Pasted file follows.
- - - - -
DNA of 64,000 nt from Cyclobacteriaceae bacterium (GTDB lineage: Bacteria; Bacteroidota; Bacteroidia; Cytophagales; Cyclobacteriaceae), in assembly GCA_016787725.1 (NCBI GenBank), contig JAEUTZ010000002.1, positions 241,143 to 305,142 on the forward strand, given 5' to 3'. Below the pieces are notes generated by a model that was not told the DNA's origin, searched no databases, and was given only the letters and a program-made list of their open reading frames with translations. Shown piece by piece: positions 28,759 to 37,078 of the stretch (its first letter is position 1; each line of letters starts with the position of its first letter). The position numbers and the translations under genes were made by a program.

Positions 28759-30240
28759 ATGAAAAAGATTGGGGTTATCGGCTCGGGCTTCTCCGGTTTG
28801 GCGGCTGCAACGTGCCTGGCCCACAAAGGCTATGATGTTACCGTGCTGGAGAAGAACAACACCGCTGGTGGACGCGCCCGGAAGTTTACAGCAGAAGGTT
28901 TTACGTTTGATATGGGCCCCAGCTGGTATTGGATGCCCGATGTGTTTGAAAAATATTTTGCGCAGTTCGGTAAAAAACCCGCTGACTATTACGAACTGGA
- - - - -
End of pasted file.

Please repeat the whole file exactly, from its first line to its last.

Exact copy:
DNA of 64,000 nt from Cyclobacteriaceae bacterium (GTDB lineage: Bacteria; Bacteroidota; Bacteroidia; Cytophagales; Cyclobacteriaceae), in assembly GCA_016787725.1 (NCBI GenBank), contig JAEUTZ010000002.1, positions 241,143 to 305,142 on the forward strand, given 5' to 3'. Below the pieces are notes generated by a model that was not told the DNA's origin, searched no databases, and was given only the letters and a program-made list of their open reading frames with translations. Shown piece by piece: positions 28,759 to 37,078 of the stretch (its first letter is position 1; each line of letters starts with the position of its first letter). The position numbers and the translations under genes were made by a program.

Positions 28759-30240
28759 ATGAAAAAGATTGGGGTTATCGGCTCGGGCTTCTCCGGTTTG
28801 GCGGCTGCAACGTGCCTGGCCCACAAAGGCTATGATGTTACCGTGCTGGAGAAGAACAACACCGCTGGTGGACGCGCCCGGAAGTTTACAGCAGAAGGTT
28901 TTACGTTTGATATGGGCCCCAGCTGGTATTGGATGCCCGATGTGTTTGAAAAATATTTTGCGCAGTTCGGTAAAAAACCCGCTGACTATTACGAACTGGA